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EMMA Upgrade: Slow Acceleration with Low-Frequency Cavity J. Scott Berg Brookhaven National Laboratory 12 March 2010

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Outline Motivation for “slow” acceleration Problems with slow acceleration Performing slow acceleration in EMMA The low-frequency RF system 2

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Motivation for “Slow” Acceleration Most circular accelerations take thousands of turns to accelerate Also true for most applications of FFAGs: – Medical accelerators – Proton drivers – “Accelerator driven systems” But linear non-scaling FFAGs cross many resonances… 3

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Problems with Slow Acceleration Tune changes in FFAG Cross resonances: – Single-cell nonlinear resonances – Linear imperfection resonances – Space charge resonances Consequences of this – Emittance growth and beam loss – Dynamic aperture reduction 4

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FFAG Resonance Crossing S.Y. Lee et al., New J. Phys (2006) and PRL (2006) Relationships between – Tolerable acceleration rate and space charge tune shift – Acceleration rate, emittance growth, and lattice errors 5

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FFAG Resonance Crossing Machida, PRST-AB (2008) Emittance growth and dynamic aperture related to alignment errors and acceleration rate EMMA used as example Dynamic aperture: significant reduction from 100 to 1000 turns 6

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Slow Acceleration in Linear FFAGs Many FFAGs use tune stabilization to avoid resonance crossing This comes at a cost – Larger magnets – Nonlinearities reduce dynamic aperture Linear non-scaling FFAGs have a minimum tolerable acceleration rate Understand what that rate is Understand when linear FFAGs are better 7

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Why EMMA? We have an existing linear non-scaling FFAG Slow acceleration was contemplated from the beginning – Probably dropped to keep the cost reasonable (?) Only necessary modification to perform slow acceleration is low-frequency RF Understanding the limits of linear FFAGs is important for “Many Applications” 8

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Important Parameters Acceleration rate: 100 (safe) → 1000 turns – 100 kV of acceleration 18 MHz (harmonic 1) 3% frequency variation (more on next slide) Can keep everything else (but see next slide) – Add shunts to vary more quadrupole gradients Increase current/shrink bunch: space charge Extraction line must study emittance 9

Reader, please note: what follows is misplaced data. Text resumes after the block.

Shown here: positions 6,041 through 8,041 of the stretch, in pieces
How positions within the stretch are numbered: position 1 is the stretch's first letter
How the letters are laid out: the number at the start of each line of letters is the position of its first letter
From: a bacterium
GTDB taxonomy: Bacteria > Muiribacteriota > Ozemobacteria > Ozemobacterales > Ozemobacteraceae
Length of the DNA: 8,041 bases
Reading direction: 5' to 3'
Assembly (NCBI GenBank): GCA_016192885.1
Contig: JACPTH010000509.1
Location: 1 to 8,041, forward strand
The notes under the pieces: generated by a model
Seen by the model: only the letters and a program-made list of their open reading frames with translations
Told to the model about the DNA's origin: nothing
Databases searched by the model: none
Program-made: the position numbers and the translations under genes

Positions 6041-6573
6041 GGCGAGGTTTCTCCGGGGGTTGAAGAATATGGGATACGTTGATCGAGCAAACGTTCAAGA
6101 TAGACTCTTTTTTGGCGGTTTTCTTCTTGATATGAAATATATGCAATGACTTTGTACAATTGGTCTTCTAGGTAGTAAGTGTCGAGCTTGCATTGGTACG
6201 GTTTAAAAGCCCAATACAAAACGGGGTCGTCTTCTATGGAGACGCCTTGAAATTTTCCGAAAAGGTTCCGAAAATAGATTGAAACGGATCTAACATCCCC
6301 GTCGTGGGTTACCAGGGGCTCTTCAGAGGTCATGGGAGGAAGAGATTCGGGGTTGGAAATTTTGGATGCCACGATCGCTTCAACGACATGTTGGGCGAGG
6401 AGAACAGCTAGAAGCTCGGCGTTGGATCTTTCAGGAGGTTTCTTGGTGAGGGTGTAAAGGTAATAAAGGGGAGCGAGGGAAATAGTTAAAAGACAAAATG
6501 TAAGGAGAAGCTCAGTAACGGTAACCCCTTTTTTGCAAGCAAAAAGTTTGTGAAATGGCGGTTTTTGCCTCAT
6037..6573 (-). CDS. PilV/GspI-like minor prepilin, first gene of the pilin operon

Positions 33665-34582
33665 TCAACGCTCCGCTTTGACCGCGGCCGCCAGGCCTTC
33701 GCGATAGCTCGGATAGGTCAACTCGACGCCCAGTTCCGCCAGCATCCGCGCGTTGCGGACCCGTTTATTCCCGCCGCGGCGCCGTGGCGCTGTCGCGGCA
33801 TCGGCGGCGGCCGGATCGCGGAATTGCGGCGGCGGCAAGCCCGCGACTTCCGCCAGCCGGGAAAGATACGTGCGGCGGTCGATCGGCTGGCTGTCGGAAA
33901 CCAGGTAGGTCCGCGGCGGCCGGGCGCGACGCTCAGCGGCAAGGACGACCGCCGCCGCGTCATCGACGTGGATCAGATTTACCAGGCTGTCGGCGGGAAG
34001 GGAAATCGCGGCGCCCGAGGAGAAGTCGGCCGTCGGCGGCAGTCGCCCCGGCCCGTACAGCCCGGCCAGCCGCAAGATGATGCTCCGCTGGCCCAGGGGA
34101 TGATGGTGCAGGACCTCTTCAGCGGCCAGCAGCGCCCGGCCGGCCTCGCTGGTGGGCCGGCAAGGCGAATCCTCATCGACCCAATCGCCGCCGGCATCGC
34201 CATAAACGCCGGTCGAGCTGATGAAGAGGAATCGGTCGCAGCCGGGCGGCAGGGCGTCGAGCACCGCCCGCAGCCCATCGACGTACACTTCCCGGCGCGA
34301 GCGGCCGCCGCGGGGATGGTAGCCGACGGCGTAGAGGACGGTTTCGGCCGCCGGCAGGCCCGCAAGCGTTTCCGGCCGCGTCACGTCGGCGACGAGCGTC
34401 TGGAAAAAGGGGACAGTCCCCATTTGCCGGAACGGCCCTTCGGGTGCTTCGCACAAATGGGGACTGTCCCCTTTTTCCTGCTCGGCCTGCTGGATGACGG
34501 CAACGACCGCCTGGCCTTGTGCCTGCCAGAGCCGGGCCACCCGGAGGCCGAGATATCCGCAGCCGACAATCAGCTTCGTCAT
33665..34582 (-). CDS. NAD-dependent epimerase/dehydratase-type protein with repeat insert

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Time of Flight Variation Could leave lattice as-is: – Slow serpentine acceleration (fix RF frequency). Likely requires cavity (could be 1.3 GHz) in injection line to prepare bunch (lengthening) – Could track time of flight (0.3% variation in RF frequency): bunch lengthening Modify lattice to eliminate ToF minimum – Requires 3% variation in RF frequency – May be challenging: lattice doesn’t like this… 10

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Resonance Crossing Studies Can accelerate arbitrarily slowly Can inject at arbitrary energy Can therefore attempt to cross any resonance Can change linear resonance strengths by – Changing magnet displacements – Varying quadrupole gradients (need shunts) Can vary (modest) space charge resonance strength 11

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RF Cavity Challenges High voltage for this frequency: 100 kV High frequency (18 MHz) for this type of cavity Compact size At least the frequency variation is easy… 12

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Novel RF Technologies (Ohmori) New higher impedance core material (13 µm FT3L): twice ordinary magnetic alloy – Permits modest core size (27 cm OD, 10 cm ID) – Get high voltage (50 kV per cavity) Cut core to reduce inductance – Higher frequency – Higher Q New ceramic (Kyocera, 4 kV/mm) for high voltage 13

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EMMA Low Frequency RF Parameters Number of Cavities33 Cavity voltage33 kV50 kV Impedance600 Ω1000 Ω Length10 cm Cores22 Core ID10 cm Core OD27 cm Core thickness2.5 cm Q11 MaterialFT3MFT3L Peak Power400 kW Existing PRISM power supply sufficient 14

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Advances in RF R&D The cavity itself would be an achievement No minimum rep rate requirement – Air cool cavity: water cooling limits performance – Power supply easier Not a disaster if we don’t achieve voltage – Use FT3M instead of FT3L – More cavities or hope for best with lower voltage – Still a major advance Some of this R&D in progress 15

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Summary A low-frequency RF system allows us to study slow acceleration, the case for most FFAGs – Important to understand limitations on rate Opportunity to study slow resonance crossing Only a modest modification of EMMA needed Simultaneously achieve major advance in RF R&D, with only modest risk All credit for RF work to Chihiro Ohmori (KEK) 16

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